The following are some items that may be of interest:
1) A documentary on the German LGBTQ church workers who participated in the #OutInChurch campaign was the top watched program the first quarter of this year for the the outlet which is hosting it, ARD Media. Katholisch.de reported that the film was accessed more than half a million times from January through March of this year. The documentary, titled “How God Created Us,” was released in conjunction with the campaign in which some 125 church workers came out as LGBTQ. The campaign has since released a book, too.
2) Miguel Yañez, SJ, a theologian and organizer of a recent conference on Amoris Laetitia, Pope Francis’ apostolic exhortation on the family, spoke to America about how Francis’ document moves beyond a text on a similar theme by Pope John Paul II. Amoris Laetitia is “quite different,” said Yañez because it is less about doctrine and more about “a sense of humanity regarding the new realities of the family—single-parent families, ensembled families, mixed-race families and, ultimately, even ‘rainbow’ families” that tries to see “this changing reality of family in a positive way.” To read the full interview, click here.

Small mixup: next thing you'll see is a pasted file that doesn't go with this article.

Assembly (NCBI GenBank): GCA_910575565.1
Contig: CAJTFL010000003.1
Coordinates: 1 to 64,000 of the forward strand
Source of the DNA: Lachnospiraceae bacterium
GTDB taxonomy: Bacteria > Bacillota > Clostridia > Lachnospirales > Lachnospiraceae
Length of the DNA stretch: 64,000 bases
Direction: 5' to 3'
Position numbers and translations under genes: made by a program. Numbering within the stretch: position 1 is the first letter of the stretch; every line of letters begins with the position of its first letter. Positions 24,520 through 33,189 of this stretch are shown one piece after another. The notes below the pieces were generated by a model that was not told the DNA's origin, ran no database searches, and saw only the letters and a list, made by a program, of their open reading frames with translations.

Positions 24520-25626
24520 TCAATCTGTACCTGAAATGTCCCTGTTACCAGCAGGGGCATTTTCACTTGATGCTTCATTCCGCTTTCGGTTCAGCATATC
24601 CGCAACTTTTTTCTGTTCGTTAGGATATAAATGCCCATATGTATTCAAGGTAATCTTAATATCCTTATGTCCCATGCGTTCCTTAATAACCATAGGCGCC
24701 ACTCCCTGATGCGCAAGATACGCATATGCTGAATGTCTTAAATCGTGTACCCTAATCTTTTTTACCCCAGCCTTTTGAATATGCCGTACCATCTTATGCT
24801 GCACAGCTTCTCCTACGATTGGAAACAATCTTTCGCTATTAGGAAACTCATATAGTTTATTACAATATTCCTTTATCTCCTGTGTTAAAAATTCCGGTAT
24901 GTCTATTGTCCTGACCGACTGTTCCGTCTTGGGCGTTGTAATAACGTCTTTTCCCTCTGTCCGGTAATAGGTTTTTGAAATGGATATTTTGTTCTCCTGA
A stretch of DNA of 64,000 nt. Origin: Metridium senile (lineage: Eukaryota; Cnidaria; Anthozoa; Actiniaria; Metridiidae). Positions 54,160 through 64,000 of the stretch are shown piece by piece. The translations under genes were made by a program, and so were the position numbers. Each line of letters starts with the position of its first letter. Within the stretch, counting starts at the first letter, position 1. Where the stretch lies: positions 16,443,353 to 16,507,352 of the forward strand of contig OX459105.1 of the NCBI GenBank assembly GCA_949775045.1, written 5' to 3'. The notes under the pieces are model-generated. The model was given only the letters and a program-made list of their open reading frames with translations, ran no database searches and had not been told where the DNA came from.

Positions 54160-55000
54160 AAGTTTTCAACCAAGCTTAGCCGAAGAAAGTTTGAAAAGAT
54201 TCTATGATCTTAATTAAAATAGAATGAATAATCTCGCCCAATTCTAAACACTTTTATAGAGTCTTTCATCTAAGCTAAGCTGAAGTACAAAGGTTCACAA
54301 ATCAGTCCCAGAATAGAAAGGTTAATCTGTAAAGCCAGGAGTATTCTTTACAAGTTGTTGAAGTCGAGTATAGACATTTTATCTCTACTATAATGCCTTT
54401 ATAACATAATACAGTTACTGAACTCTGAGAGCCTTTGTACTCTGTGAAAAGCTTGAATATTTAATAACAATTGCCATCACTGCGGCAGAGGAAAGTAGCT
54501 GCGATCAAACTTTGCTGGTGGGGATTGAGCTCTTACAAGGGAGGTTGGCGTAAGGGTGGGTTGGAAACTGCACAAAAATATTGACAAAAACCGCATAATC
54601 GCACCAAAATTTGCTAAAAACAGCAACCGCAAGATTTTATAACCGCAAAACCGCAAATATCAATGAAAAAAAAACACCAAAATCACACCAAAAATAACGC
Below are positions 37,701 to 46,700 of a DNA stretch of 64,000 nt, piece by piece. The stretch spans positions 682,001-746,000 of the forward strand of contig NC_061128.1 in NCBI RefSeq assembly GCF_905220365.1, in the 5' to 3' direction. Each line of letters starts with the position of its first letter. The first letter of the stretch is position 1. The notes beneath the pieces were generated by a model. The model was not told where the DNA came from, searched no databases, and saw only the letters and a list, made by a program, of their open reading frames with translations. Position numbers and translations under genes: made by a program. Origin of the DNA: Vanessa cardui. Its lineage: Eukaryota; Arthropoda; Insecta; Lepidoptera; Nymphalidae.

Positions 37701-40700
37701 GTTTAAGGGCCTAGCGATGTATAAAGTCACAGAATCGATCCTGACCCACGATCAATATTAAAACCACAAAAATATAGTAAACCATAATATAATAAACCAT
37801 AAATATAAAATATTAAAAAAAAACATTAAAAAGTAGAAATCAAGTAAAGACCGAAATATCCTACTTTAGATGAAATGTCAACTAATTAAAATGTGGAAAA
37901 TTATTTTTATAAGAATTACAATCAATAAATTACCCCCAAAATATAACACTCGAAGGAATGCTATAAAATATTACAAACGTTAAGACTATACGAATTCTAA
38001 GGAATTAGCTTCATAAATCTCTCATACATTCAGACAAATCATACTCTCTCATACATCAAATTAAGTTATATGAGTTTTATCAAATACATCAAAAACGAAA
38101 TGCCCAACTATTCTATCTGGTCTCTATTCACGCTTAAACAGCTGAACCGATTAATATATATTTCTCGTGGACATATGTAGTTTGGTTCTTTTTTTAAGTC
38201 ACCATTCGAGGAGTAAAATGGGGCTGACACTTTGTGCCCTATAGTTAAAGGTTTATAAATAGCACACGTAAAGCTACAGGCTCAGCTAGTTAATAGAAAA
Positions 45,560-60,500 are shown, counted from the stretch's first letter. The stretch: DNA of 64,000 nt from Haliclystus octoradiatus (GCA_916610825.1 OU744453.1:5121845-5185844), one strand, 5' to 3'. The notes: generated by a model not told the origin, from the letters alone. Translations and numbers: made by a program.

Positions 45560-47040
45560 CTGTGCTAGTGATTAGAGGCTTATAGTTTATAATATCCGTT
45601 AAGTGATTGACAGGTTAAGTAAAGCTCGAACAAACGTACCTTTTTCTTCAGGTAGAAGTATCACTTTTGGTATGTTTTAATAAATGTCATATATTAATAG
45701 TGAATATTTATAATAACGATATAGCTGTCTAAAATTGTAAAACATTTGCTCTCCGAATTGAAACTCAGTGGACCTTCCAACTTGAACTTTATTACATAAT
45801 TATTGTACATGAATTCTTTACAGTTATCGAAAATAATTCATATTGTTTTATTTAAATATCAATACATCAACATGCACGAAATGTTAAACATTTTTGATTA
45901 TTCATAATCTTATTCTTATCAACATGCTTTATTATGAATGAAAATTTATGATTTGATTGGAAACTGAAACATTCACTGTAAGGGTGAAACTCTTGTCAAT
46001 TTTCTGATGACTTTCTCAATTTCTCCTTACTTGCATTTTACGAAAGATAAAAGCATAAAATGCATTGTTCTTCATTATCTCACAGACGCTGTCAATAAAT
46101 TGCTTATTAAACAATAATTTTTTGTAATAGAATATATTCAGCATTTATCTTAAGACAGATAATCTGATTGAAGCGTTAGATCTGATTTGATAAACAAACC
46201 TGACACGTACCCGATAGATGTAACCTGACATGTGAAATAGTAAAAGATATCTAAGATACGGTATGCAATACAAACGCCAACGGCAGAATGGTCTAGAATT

3) As the local part of the Synod on Synodality concludes, some dioceses will begin releasing their reports on what listening sessions, surveys, and other forums have yielded. Crux reported on the Archdiocese of Cincinnati’s report, and included this note: less than one percent of the 1,700 participants were LGBTQ. In the report summary, available here, it said responses indicated “the Church is struggling with the LGBTQIA+ issue” and that “participants themselves were split on this matter,” while also calling for greater LGBTQ pastoral sensitivity in a couple sections.
4) The Diocese of Charlotte is appealing a federal ruling that found Charlotte Catholic High School had discriminated against former employee Lonnie Billard, who was fired in 2014 over his same-gender marriage. The appeal will now be led pro bono by the anti-LGBTQ group Becket (formerly the Becket Fund for Religious Liberty), reported The Charlotte Observer. The now-disputed federal ruling in 2021 was hailed as a rare victory for LGBTQ church workers facing discrimination, though as law professor Leslie Griffin wrote in Bondings 2.0 at the time, it was never clear if the win would stand. For more on this case, click here.
—Robert Shine (he/him), New Ways Ministry, May 14, 2022